Oil and water.
The body, a completely physical entity whose behavior can range from animalistic to near angelic, is paired with the soul. And that soul, nothing less than a holy and pure piece of the Almighty, desires nothing more than closeness to its Maker.
Our soul’s desire for good has met its match in our physical being. Of course, we have successes. But we also have many failures.
This dichotomy of body and soul is discussed at length in Jewish literature. In the introduction to his Sefer Chovos Ha’Levavos, HaRav Bahya Ibn Paquda, zt”l, discusses these two worlds- soul and body- and their interplay. The Ramchal, too, speaks about body and soul in many of his works, including Derech Hashem and Mesilas Yesharim. The theme they weave is crystal clear: we are our soul and we were given a temporary body with which the soul could live in the physical world. Our charge: avoid the pitfalls of the physical world around us, and capitalize on the opportunities we were given to elevate our soul.
“Ok. Got it. But we knew that already. Nothing new here.”
You’re completely right. ABCs. And maybe it’s just me. But I just find creating and succeeding at significant personal change- something many of us think about as we enter the season of the High Holidays- to be a heavy, difficult, and slow process. It’s as if success happens only after walking through a mile of quicksand. With heavy weights on our backs. Why can’t we be like the greats of previous generations? The Matriarchs and Patriarchs, Moshe Rabbeinu, the Neviim, Tannaim, Amoraim, the Rambam, the Gra, the Chofetz Chaim, Chazon Ish and Rav Moshe…
The Ramchal, in the introduction of the Mesilas Yesharim, is unequivocal: we absolutely can be one of the greats. The reason we don’t reach their heights is simple: we just don’t spend enough time working on elevating ourselves. At work, we are hired for our jobs due to a degree of mastery or skill. At home, our success in parenting depends on patience, creativity, and the art of distraction. Our marriages require dedicated time away from the kids and a mindset of selflessness. And with Rosh Hashana in our sights, the call of the shofar reminds us of the investment we need to make in our souls.
The Ramchal is teaching us something so simple yet ever so critical, and it bears repeating: in order for us to have mastery in matters of the soul, we need to invest time regularly in the study of that which elevates the soul.
Hundreds of years after the Ramchal, modern research has caught up with the value of investing time. Malcolm Gladwell wrote a well-known book called “Outliers.” He highlights a study conducted in the 1990s where a team of psychologists was interested in violinists’ practice habits. Study participants were asked: over the course of your entire career, ever since you first picked up the violin, how many hours have you practiced?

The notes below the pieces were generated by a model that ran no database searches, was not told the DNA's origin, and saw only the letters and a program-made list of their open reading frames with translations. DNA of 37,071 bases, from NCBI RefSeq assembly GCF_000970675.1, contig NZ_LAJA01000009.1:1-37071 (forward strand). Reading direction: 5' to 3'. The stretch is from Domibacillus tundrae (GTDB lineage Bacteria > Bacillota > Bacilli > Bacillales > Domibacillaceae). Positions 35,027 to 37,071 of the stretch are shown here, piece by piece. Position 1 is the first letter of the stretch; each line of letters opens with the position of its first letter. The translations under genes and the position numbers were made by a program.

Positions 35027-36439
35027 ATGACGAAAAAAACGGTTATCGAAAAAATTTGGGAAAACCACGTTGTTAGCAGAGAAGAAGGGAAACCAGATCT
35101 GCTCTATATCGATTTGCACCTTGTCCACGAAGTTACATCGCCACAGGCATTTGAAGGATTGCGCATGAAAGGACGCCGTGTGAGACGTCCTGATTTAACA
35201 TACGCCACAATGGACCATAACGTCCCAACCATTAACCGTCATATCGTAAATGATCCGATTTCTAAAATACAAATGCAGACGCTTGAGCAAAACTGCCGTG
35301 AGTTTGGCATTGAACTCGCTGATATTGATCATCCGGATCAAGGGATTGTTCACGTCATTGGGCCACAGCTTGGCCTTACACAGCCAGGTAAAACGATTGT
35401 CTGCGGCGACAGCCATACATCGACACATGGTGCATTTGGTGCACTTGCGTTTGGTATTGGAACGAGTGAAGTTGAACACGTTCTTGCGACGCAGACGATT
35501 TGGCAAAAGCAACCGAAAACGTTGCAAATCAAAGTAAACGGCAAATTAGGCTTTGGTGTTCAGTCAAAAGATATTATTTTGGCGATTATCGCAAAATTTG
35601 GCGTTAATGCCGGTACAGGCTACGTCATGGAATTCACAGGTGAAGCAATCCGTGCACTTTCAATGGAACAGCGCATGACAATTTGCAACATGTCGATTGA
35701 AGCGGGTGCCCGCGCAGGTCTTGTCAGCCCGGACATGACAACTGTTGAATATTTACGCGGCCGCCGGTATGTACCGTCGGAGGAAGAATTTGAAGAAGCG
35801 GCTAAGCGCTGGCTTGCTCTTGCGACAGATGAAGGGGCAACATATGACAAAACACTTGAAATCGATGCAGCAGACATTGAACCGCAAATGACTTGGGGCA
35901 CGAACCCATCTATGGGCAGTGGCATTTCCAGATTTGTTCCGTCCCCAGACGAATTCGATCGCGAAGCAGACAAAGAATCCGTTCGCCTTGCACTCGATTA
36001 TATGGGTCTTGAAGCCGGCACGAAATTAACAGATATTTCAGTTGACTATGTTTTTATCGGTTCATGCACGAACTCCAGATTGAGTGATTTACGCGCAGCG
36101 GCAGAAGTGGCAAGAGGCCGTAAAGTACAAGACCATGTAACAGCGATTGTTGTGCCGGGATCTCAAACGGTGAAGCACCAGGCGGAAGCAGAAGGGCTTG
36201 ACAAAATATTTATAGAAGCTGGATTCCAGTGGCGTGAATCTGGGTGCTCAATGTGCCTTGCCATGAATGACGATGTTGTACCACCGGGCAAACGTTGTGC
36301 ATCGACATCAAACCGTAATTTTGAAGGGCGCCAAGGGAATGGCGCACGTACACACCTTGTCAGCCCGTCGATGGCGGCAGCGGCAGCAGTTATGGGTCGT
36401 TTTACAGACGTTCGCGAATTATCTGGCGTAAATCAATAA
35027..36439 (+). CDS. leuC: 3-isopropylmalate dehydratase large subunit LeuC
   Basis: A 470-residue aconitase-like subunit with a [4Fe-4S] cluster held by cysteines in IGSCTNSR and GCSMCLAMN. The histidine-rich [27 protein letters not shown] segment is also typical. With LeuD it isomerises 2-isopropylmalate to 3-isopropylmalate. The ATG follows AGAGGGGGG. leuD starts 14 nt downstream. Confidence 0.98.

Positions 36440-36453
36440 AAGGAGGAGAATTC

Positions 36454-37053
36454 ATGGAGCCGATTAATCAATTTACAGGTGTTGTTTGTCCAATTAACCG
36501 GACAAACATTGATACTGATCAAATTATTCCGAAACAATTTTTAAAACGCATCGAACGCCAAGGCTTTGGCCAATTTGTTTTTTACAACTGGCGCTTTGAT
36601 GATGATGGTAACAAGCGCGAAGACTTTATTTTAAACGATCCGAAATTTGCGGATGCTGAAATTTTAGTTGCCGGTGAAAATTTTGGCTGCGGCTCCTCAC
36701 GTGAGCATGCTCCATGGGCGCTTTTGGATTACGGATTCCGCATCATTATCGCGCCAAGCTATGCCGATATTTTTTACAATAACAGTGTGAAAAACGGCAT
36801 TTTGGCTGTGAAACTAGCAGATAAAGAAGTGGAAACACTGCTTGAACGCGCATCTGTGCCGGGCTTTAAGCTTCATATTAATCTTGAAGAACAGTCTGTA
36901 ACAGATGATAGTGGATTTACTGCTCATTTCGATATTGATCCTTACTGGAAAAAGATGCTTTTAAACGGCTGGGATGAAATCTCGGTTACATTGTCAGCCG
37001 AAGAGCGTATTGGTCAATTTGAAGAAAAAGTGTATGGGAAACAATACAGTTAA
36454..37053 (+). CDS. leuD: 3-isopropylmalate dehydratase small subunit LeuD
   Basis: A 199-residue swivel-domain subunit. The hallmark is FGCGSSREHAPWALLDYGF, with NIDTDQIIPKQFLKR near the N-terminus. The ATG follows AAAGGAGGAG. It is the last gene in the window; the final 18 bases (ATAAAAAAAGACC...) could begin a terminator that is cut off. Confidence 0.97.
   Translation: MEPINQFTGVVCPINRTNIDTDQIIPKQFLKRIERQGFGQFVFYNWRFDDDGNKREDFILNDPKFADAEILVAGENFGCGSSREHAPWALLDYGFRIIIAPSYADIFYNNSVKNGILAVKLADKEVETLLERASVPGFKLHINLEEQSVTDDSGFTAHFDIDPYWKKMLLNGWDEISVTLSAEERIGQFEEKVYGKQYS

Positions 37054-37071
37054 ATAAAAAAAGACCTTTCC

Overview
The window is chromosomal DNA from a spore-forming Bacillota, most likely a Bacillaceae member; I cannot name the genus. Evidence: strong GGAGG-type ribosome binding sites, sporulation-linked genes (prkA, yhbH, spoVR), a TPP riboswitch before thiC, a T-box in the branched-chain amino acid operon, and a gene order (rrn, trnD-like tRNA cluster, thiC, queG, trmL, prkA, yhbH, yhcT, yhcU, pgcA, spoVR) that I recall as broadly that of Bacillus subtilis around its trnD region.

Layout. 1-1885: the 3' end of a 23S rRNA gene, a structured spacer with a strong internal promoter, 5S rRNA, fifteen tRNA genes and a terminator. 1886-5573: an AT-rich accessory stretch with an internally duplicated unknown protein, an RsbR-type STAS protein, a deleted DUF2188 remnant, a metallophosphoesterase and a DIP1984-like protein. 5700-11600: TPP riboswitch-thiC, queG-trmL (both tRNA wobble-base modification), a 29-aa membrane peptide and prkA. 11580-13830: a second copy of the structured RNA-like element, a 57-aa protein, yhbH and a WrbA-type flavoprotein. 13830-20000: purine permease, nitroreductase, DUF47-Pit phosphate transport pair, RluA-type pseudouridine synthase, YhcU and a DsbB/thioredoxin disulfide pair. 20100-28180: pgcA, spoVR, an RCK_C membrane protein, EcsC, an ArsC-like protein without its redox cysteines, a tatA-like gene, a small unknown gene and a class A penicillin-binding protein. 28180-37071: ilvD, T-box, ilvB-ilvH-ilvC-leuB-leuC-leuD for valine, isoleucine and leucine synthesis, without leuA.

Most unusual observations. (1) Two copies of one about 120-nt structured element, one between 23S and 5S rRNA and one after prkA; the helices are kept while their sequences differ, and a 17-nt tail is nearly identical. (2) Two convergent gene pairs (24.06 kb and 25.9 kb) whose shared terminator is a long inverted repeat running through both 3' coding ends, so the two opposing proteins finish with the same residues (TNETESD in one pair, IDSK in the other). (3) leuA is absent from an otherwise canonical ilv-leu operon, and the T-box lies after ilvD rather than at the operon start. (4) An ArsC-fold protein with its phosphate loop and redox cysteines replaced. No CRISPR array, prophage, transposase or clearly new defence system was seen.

The conclusion of the research is fascinating and well-known: the elite performers exceeded 10,000 hours of practice- a major investment that delivered a clear return. Interestingly, what was also uncovered in this research is that these musicians weren’t necessarily naturally gifted. They weren’t tone deaf, but they weren’t all born with perfect pitch, either. We might have assumed that the childhood musical prodigies would float to the top, needing fewer practice hours than everyone else. But the data showed otherwise: there is a direct statistical relationship between hours of practice and achievement. No shortcuts. No naturals surpassing the normal musicians.
If we aspire to be among the greats, the elites in matters of the soul, we don’t need to be born righteous or possess a natural affinity for Talmud study. We need to intentionally create a habit of investing the time to become even more excellent than we already are- and perhaps even more excellent than we ourselves believe we can be. Try to find some time each day to focus on your growth. Read a book on character development. Spend time setting goals for the year. Invest in yourself!
As the old saying goes, the best way to start, is to start. The season of the High Holidays, as we celebrate our new year with Rosh Hashana and Yom Kippur, is an opportune time to take stock of a year gone by, and plan- with intent and focus- the year to come. May this year be filled with growth, health, and happiness.
BIO: Rabbi Phil Karesh is a Certified Mohel as well as the Midwest Regional Director of the Orthodox Union’s Community Engagement Department, and partners with communities and Shuls throughout the Midwest Region toward the greater goals of the OU: to engage, strengthen and inspire the greater Jewish community.